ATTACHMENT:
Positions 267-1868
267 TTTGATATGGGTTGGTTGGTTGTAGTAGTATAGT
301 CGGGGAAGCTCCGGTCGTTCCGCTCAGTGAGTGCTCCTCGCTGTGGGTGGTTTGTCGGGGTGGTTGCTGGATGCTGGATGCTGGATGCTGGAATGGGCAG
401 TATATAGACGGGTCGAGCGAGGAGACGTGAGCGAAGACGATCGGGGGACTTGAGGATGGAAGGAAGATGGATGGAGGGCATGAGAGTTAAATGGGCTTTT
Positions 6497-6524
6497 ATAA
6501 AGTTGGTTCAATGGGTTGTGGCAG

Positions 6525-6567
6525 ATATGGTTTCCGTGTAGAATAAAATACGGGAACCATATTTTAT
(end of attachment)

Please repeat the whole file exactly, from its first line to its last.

Positions 267-1868
267 TTTGATATGGGTTGGTTGGTTGTAGTAGTATAGT
301 CGGGGAAGCTCCGGTCGTTCCGCTCAGTGAGTGCTCCTCGCTGTGGGTGGTTTGTCGGGGTGGTTGCTGGATGCTGGATGCTGGATGCTGGAATGGGCAG
401 TATATAGACGGGTCGAGCGAGGAGACGTGAGCGAAGACGATCGGGGGACTTGAGGATGGAAGGAAGATGGATGGAGGGCATGAGAGTTAAATGGGCTTTT
Positions 6497-6524
6497 ATAA
6501 AGTTGGTTCAATGGGTTGTGGCAG

Positions 6525-6567
6525 ATATGGTTTCCGTGTAGAATAAAATACGGGAACCATATTTTAT